|A distinctive rocky, double summit located west of Tenas Narrows at the southern end of Lillooet Lake. |
Name Notes: This peak is called Gunsight Peak (and is called that in the Fairley and Culbert guidebooks) for the distinctive summit notch. It's source is believed to be the original settlers in the area. The new official name is now In-SHUCK-Ch. This is also the new name of the local native nation, which is composed of the Ska'tin (Skookumchuck), Semahquam and Xa'xtsa (Douglas) Bands, formerly members of the Stl'atl'imx Nation. The forest service road running down Lillooet Lake is also now known as the In-SHUCK-Ch Forest Service Road. NB the "u" in In-SHUCK-ch is pronounced like "book" rather than "duck"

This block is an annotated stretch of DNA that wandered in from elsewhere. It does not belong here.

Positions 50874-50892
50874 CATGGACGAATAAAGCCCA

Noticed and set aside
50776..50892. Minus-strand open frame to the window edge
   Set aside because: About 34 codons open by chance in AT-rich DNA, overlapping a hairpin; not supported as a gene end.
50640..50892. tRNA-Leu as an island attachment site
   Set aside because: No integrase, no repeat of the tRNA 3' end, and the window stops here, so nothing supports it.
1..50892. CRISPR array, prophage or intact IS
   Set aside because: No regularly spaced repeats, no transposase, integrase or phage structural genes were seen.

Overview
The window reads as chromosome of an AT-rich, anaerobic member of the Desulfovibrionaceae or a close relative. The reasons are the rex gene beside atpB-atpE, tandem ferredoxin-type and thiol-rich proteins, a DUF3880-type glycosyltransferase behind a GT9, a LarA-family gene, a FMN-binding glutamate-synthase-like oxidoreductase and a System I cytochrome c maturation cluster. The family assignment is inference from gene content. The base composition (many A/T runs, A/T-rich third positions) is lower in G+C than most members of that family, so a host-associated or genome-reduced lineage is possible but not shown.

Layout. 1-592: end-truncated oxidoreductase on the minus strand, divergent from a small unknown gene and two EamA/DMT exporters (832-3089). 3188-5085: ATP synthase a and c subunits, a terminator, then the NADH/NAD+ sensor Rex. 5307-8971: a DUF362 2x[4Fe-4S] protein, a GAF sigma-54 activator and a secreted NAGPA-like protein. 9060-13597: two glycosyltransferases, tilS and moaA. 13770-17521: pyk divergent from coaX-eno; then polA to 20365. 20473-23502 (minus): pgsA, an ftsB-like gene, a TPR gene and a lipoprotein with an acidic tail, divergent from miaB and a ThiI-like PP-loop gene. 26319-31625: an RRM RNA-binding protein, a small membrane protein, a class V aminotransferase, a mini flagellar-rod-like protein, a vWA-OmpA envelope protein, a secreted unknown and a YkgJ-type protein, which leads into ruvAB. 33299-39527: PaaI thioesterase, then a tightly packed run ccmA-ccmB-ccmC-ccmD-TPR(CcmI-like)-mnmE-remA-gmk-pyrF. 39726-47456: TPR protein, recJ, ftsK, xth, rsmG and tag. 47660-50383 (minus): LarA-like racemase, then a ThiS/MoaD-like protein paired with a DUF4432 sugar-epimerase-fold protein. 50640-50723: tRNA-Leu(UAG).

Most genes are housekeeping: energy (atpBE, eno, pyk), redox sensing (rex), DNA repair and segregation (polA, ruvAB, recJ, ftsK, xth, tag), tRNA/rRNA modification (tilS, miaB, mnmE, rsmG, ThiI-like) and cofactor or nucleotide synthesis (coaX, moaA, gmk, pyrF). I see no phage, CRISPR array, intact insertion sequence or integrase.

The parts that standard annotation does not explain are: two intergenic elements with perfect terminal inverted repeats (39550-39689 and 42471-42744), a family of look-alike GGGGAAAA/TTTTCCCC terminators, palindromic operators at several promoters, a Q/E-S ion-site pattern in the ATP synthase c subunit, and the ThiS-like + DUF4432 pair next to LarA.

The original native name of this peak - Nes'kato in older documents, In-SHUCK-ch in the preferred modern version - means
"Split"; by tradition this peak was the only land not to be submerged during the Great Flood, which was survived by a man named Nta'nenkin, who took one child each from the other pre-deluge families into his large canoe, alternately male and female. When the waters subsided this canoe was beached on a mountain called Smimele, which is near Pemberton Meadows. (adapted from Mrs. Edwards Tales from Short Portage).